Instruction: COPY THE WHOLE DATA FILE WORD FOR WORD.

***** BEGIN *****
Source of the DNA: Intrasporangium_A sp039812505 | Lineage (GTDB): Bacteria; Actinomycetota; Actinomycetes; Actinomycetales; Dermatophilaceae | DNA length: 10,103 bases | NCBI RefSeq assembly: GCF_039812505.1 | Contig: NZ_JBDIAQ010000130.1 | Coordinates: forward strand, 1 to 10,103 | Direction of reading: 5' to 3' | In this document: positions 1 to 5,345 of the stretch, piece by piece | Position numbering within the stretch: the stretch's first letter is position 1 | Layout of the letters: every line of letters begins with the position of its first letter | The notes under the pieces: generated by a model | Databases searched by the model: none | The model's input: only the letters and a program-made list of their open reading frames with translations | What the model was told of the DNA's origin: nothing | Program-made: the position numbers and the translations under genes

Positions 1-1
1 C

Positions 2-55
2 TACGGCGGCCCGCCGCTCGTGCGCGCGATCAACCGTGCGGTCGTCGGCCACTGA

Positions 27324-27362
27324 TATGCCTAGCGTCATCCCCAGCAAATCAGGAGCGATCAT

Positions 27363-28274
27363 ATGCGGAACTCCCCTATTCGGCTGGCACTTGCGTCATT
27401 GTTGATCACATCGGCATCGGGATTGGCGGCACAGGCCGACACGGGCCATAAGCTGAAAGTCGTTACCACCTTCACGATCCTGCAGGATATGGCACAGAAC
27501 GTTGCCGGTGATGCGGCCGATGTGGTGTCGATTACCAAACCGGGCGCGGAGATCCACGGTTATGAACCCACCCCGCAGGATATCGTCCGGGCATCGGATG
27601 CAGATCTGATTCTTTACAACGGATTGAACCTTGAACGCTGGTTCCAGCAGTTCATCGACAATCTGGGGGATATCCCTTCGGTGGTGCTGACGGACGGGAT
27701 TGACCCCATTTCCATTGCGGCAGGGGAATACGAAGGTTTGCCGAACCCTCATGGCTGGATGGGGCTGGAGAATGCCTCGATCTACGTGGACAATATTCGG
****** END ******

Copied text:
Source of the DNA: Intrasporangium_A sp039812505 | Lineage (GTDB): Bacteria; Actinomycetota; Actinomycetes; Actinomycetales; Dermatophilaceae | DNA length: 10,103 bases | NCBI RefSeq assembly: GCF_039812505.1 | Contig: NZ_JBDIAQ010000130.1 | Coordinates: forward strand, 1 to 10,103 | Direction of reading: 5' to 3' | In this document: positions 1 to 5,345 of the stretch, piece by piece | Position numbering within the stretch: the stretch's first letter is position 1 | Layout of the letters: every line of letters begins with the position of its first letter | The notes under the pieces: generated by a model | Databases searched by the model: none | The model's input: only the letters and a program-made list of their open reading frames with translations | What the model was told of the DNA's origin: nothing | Program-made: the position numbers and the translations under genes

Positions 1-1
1 C

Positions 2-55
2 TACGGCGGCCCGCCGCTCGTGCGCGCGATCAACCGTGCGGTCGTCGGCCACTGA

Positions 27324-27362
27324 TATGCCTAGCGTCATCCCCAGCAAATCAGGAGCGATCAT

Positions 27363-28274
27363 ATGCGGAACTCCCCTATTCGGCTGGCACTTGCGTCATT
27401 GTTGATCACATCGGCATCGGGATTGGCGGCACAGGCCGACACGGGCCATAAGCTGAAAGTCGTTACCACCTTCACGATCCTGCAGGATATGGCACAGAAC
27501 GTTGCCGGTGATGCGGCCGATGTGGTGTCGATTACCAAACCGGGCGCGGAGATCCACGGTTATGAACCCACCCCGCAGGATATCGTCCGGGCATCGGATG
27601 CAGATCTGATTCTTTACAACGGATTGAACCTTGAACGCTGGTTCCAGCAGTTCATCGACAATCTGGGGGATATCCCTTCGGTGGTGCTGACGGACGGGAT
27701 TGACCCCATTTCCATTGCGGCAGGGGAATACGAAGGTTTGCCGAACCCTCATGGCTGGATGGGGCTGGAGAATGCCTCGATCTACGTGGACAATATTCGG